And then I try a grey background with serried ranks of overlapping flowers because life is short and why not mix it up a little?

Figure 19 – Matti, Digital test 5, 2020, digital print, 21 x 29.6 cm

That gives it a sense of movement which might be fun to play with later. Eventually, I increase the size to A3, which means doing battle with the out-dated printer at the library. I prevail but only after much hassle and some piquant commentary on the presence of antiquated technology in a school of art and design.

Figure 20 – Matti, 2411 flowers I, 2020, digital print, 29.7 x 42.0 cm

I love how the big flower becomes lost in the field of small ones.

Figure 21 – Matti, 2411 flowers II, 2020, digital print, 29.7 x 42.0 cm

I colour the hearts with yellow marker pen because they remind me of daisies even though they’re actually generic flower motifs.

Figure 22 – Matti, 2411 flowers II detail view, 2020, digital print

This is interesting but there is something missing. I begin a second version, this time colouring the background light grey to add just a little depth.

Figure 23 – Matti, 2411 flowers III, 2020, digital print, 29.7 x 42.0 cm

It only takes this one corner to realise that I will go crazy trying to finish it by hand: it will be easier to redo the template.

Figure 24 – Matti, 2411 flowers III detail view, 2020, digital print

Remember: copy and paste and copy and paste and copy and paste is your friend.

Figure 25 – Matti, Different flowers template, 2020, digital print, 29.7 x 42.0 cm

It’s a good thing I have a comfy computer chair because I’m spending a lot of time sitting in it. Finally, it’s time to colour the hearts yellow.

Figure 26 – Matti, Different flowers I, 2020, pen on digital print, 29.7 x 42.0 cm

And at last, I can colour the heart of the focal flower a contrasting blue.

Figure 27 – Matti, Different flowers II, 2020, pen on digital print, 29.7 x 42.0 cm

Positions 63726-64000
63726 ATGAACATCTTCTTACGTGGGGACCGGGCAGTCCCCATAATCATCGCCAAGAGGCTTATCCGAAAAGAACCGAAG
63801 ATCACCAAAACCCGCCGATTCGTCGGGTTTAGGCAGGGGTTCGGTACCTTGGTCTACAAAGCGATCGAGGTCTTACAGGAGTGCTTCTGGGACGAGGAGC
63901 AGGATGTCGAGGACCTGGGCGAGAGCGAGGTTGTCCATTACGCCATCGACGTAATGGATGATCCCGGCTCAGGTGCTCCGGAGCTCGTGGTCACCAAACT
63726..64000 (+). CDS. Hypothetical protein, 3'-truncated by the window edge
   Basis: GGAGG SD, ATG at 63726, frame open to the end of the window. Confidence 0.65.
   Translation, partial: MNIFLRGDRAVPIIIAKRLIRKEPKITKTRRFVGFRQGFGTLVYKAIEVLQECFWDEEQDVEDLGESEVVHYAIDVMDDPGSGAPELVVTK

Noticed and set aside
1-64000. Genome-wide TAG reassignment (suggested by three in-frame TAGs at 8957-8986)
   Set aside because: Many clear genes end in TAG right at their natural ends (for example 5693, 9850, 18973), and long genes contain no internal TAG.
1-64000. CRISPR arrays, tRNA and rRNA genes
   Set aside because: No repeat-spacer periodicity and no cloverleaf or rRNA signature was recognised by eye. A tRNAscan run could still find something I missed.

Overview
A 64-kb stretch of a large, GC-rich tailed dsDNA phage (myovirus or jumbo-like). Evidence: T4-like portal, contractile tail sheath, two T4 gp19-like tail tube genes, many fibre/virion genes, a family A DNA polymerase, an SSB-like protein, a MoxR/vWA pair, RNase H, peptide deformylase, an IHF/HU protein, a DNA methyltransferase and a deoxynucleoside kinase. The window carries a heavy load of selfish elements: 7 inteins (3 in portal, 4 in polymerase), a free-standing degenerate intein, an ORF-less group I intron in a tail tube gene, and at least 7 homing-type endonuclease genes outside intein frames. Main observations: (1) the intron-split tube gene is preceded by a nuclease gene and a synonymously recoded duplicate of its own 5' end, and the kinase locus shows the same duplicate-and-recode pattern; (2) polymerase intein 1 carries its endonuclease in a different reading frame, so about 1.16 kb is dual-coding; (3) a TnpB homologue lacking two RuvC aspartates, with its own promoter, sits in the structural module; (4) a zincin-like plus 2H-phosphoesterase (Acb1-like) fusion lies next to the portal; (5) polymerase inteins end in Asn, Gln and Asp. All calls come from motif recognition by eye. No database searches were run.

And this doesn’t work at all.

Figure 28 – Matti, Different flowers II detail view, 2020, pen on digital print

The cohesiveness of the design is completely undermined by the attention-stealing dark blob. However, I have learned a few things:

  1. The final image size needs to be at least A1 to have the visually overwhelming effect I want.
  2. The central flower will contrast by being uncoloured.
  3. I will remember to count the number of flowers for the title and because it’s fun. I love to count.
  4. Limiting the motif sizes and colour palettes is best for limiting the depth but this doesn’t connect to de Medici’s work.
  5. I reached a fail point when I made the focal flower too obvious. In de Medici’s painting, the weapon harmonises with the surrounding foliage through a contained and muted watercolour palette.

Seeking further inspiration, I go to the library to do some research and discover Murakami’s manifesto, in which he straight out says what superflat means. Libraries are awesome!

Meanwhile, class comments remind me that I like lots of colour so I colour the multitudinous outlines of my A3 print with a bunch of pens I have lying around (because in art, being random generates answers you didn’t know you could ask about – this is a good thing).

Figure 29 – Matti, 2411 flowers IV, 2020, pen on digital print, 29.7 x 42.0 cm

This change in technique allows me to be freer with my colouring and looser in application, as with my original experiments.

Figure 30 – Matti, 2411 flowers IV detail view, 2020, pen on digital print

This version also looks more like eX de Medici’s detailed foliage. And with that realisation, it is time to go large.

I get an A1 version printed and I’m immediately impressed by the increase of scale. I gather all my marker pens and create flowing ribbons of colour.

Figure 31 – Matti, 5020 Flowers, 2020, pen on digital print, 84.1 x 118.9 cm

The uncoloured central flower definitely draws the eye but then you get distracted by the swooshes of colour and you can’t focus on one part for more than a few seconds and it’s like falling into an explosion at a rainbow factory, which sounds like a very good thing to me.

I also remember to count the flowers (there are 5,020) and make my best ever tally mark while doing so.

This first assessment is designed to lead directly into the second, which is a great way to learn about developing a work over time by repeatedly playing with your materials, tools, and techniques. It also underlines how beneficial it is to start your university assignments as early as possible because there are things you miss out on when you rush to do them at the last minute.

You might be wondering why this post is titled “LOVEYOU”. I’d be surprised if you weren’t; I haven’t mentioned love at all. I’m not trying to be inscrutable but the important thing is that you understand that everything you’ve just read leads me to the point where I start conceptualising the next stage: my Assessment 2 picture called 6350 Flowers (LOVEYOU).